Pacific Coast Gallery is honored to represent SPOT. Many of his images were featured in his acclaimed photo book Sounds of Two Eyes Opening, released in 2014, and in the Ride the Wild Wheels exhibition at Pacific Coast Gallery in 2018. His classic images chronicle beach, skate, surf, rollerskate, and early LA punk life in the 70s and early 80s.

In addition to his photography, SPOT was also a musician and producer. He produced many of the early releases by seminal punk bands like Black Flag, the Minutemen, Misfits, Descendents, Meat Puppets and Husker Du (among many other bands from that era).

We will soon be releasing a new collection of images called No Glamorous Expectations, featuring many never before released images from LA and the South Bay in the late 70s. If you'd like to be notified when this new exhibition is scheduled, please enter your email in the 'Stay in Touch' section at the bottom of the page, and we'll keep you updated. Thanks.

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Full of Noise and Freedom

"And in the moments of pure abandonment — of skaters mid-grind or handplant or briefly, completely airborne; of smoke and sweat visibly emanating from a crowded show — Spot’s pictures feel almost audible, full of noise and freedom, like what it must have felt like to be there."

Photos With Enduring Immediacy

"Taken singly and as a whole, Spot’s photos capture the look and feel of defining, evanescent crosscurrents in Southern California culture — sun-splashed beach scenes and dimly lit hardcore clubs; big-haired, bikini-clad roller skaters and grim, graffiti-adorned basements — with an intimacy and a fondness that’s impossible to feign....Readers coming to these photos, for the first or the hundredth time, will encounter and embrace what might be called the pictures’ enduring immediacy."

Cuts Through the Artifice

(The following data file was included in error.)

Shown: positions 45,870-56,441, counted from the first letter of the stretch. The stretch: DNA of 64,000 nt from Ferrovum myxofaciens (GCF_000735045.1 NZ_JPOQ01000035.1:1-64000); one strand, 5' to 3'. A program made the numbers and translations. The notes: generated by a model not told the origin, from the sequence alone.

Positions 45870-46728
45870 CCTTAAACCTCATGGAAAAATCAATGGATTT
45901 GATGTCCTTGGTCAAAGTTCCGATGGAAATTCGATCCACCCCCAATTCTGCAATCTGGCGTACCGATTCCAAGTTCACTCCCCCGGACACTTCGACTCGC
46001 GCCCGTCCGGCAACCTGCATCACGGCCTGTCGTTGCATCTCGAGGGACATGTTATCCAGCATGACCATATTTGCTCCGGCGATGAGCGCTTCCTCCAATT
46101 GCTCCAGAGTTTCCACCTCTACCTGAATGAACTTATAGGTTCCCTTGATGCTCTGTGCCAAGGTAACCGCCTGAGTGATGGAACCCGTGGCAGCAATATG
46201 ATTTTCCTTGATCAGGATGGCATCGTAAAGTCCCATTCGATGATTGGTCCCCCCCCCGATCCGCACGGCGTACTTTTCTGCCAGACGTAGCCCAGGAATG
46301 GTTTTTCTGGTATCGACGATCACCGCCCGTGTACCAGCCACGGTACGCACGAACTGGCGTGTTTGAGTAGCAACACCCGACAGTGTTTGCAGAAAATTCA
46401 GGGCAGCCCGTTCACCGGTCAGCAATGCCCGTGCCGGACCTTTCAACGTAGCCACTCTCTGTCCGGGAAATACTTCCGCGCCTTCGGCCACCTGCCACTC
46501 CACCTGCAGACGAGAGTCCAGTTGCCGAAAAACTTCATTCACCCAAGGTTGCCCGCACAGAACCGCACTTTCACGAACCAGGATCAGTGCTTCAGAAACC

"Spot should be recognized as one of the best photographers of Los Angeles's bygone beach, skate, and punk cultures...Every one of Spot's black-and-white shots is like a beautiful nightmare. He has drained 70s-era Los Angeles of any element of beach fantasy and replaced it with an ominous and frightening beach reality.....Spot strips away any sense of glamour or coolness from his subjects...His girls in bikinis aren't titillating, his punks aren't dangerous, his skaters aren't gods. He cuts through the artifice to the real humanity and he forgives his subjects for their flaws and pretenses."


"The pictures here are raw and personal, mostly in vivid black and white.....

Many of the pictures are exceptional. "


SPOT's Eye Makes The World Rhyme

"Cause and effect. Question and answer.

Spot’s eye makes the world rhyme."

Great Work

"The photos are varied in their subject matter but all convey a distinct, spirited mark in their own way. Whether on the streets of California or on the punk stages across America, we get to feel that unmistakable energy of youth and energy jumping off the page.

Great work."

Ride the Wild Wheels

SPOT portrait Hermosa Beach 1970sMy book “Sounds of Two Eyes Opening” hit the streets in November of 2014. Some of these images appear in that book, but many are unpublished photos that establish a new collection. It’s impossible to declare any as “definitive” of a particular era. This is simply what I lived, in the late 1970s and early 1980s. Obvious historical perspectives can be mundane, and sights unseen are often more interesting.

Hermosa Beach was the “Under-Dog Town” on which the media rarely focused its cameras. In the early 1960s (thanks to the Jan & Dean song) it gained notoriety as “Surf City” but by the mid-1970s that connection was lost (even though most of the iconic surf shops were still there). Thankfully, the town’s post-bop jazz culture made it one of the staunchest holdouts of Beat sensibilities on the West Coast.

At the restless end of the 70s, the South Bay’s just as restless surf/skate/art/music counterculture was in flux and had no choice but to move forward from post-Vietnam War depression and Disco complacency, and to do so with no glamorous expectations. For better or worse, we plodded ahead not caring who the hell believed in us or who the hell didn’t.

These images are from a time when men were still stupid, women were still pretty, music was still making people do unthinkable things, skating on cement was still making folks wanna climb walls and fly, and a world of overlapping possibilities was still eluding the modern “experts” who thought they had some clever fix on what was really happening in life. But my grandmother—with the fewest words possible—taught me that the secret to life was to shut up, listen and pay attention to the stories happening all around us. It was just as valid to shut up, look, focus and let light hit film. No Hollywood scripts; no brass bands. Just an invocation of author John Steinbeck’s ideal of opening an eyeful of pages to let in an earful of tales.



Los Angeles, April 2020

SPOT: Select Images

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